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1 University of Massachusetts, Amherst, © 2005 Storm Water Best Management Practices Evaluation, Testing and Technology Transfer New England Stormwater Technology Workshop June 14, 2005 Eric Winkler Ph.D. University of Massachusetts – Amherst
2 University of Massachusetts, Amherst, © 2005 Massachusetts Department of Environmental Protection University of Massachusetts at Amherst MA Stormwater Technology Evaluation Project S319 Non-Point Source Pollution Program www.mastep.net
3 University of Massachusetts, Amherst, © 2005 Factors Affecting Stormwater Sampling Rainfall and pollutants Sampling challenges Site-related issues Solids sampling Particle size issues Technology design limits
4 University of Massachusetts, Amherst, © 2005 Regional Rainfall Differences
5 University of Massachusetts, Amherst, © 2005 Recurrence vs. Precipitation Depth
6 University of Massachusetts, Amherst, © 2005 Sampling Criteria: Pollutant Load Decreases Over Event
7 University of Massachusetts, Amherst, © 2005 Sample Composition Sampling location is key Avoid bed load sampling – sampling at the bottom of the collection or piping network Ensure sample is mixed by sampling one or more locations along pipe cross section that best represent all of the flow Potential bias in performance efficiency Pollutant specific sampling techniques Solids sampling may be affected by inlet velocity of sampling equipment Want samples to reflect the load in all flow
8 University of Massachusetts, Amherst, © 2005 Particle Size Issues Removal efficiencies can vary greatly with particle size distribution (PSD) Poorly graded solids scheme can exaggerate performance claims Well-graded distributions present the most accurate performance data Sample volume must be considered in order to collect for PSD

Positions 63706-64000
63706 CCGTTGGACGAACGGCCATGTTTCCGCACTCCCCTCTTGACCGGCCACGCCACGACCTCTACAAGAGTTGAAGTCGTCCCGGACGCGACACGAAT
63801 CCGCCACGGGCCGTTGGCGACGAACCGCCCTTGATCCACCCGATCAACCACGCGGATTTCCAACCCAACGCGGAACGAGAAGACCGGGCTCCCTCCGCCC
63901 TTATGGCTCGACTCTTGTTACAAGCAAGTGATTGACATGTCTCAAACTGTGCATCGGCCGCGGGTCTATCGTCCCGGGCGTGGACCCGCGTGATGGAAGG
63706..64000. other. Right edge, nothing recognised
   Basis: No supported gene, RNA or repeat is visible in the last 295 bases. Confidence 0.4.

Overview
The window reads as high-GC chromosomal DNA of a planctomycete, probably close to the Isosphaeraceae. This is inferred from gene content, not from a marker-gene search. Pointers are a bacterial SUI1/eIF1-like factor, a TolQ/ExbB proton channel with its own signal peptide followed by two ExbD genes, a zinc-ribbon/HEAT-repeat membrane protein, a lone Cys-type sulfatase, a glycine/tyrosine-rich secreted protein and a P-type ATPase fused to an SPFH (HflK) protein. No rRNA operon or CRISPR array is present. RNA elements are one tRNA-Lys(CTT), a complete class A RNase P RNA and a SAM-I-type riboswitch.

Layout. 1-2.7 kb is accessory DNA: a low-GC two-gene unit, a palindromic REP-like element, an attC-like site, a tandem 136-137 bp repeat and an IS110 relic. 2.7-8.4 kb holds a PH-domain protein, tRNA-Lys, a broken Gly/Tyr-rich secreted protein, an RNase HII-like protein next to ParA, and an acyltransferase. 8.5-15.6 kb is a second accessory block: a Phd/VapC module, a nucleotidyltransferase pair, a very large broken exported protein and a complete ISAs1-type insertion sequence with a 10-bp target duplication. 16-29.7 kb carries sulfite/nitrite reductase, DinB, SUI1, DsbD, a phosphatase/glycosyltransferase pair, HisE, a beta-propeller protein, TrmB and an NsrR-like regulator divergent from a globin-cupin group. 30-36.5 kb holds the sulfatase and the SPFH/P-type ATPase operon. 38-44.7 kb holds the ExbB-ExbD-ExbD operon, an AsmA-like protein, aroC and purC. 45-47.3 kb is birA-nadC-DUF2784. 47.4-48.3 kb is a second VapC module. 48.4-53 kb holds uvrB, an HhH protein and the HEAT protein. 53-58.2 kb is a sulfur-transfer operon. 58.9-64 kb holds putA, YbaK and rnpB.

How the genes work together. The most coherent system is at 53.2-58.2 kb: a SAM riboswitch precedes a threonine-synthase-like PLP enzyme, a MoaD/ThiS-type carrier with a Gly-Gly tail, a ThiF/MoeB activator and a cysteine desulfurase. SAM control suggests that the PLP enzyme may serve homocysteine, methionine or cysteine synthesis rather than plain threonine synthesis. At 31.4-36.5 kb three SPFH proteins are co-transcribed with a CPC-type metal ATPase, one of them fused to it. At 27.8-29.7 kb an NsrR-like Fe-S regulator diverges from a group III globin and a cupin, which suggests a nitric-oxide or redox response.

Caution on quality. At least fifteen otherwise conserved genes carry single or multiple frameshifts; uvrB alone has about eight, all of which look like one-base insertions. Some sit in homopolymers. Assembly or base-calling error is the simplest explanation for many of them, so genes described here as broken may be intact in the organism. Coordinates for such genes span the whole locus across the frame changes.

9 University of Massachusetts, Amherst, © 2005 -75% -55% -35% -15% 5% 45% 65% 85% 050100150200250 Evaluating TSS Removal Rates Based on Concentration Removal Efficiency (%) Influent Concentration (mg/L)
10 University of Massachusetts, Amherst, © 2005 Detail of Data Generation and Acquisition Requirements (Quality Assurance Project Plan) 1. Sampling process design (experimental design) 2. Sampling method requirements 3. Sample handling and custody requirements 4. Analytical methods requirements 5. Quality control requirements 6. Instrument/equipment testing, inspection, and maintenance requirements 7. Instrument calibration and frequency 8. Inspection/acceptance requirements for supplies and consumables 9. Data acquisition requirements (non-direct measurements) 10. Data management
11 University of Massachusetts, Amherst, © 2005 Protocol Minimum Criteria Identifying Qualifying Storm Event (Section 184.108.40.206 and Section 220.127.116.11, TARP Tier II Protocol) Minimum rainfall event depth is 0.1 inch. Minimum inter-event duration of 6 hours (duration beginning a cessation of flow to unit). Base flow should not be sampled. Identification of qualifying event needs to verify flow to the unit and rainfall concurrently. TARP: http://www.dep.state.pa.us/dep/deputate/pollprev/techservices/tarp/
12 University of Massachusetts, Amherst, © 2005 Qualifying Event Sample TARP Tier II Protocol Criteria 10 water quality samples per event 10 influent and 10 effluent If composite - 2 composites, 5 sub-samples Data for flow rate and flow volume At least 50% of the total annual rainfall CA – monitor 80-90% of rainfall.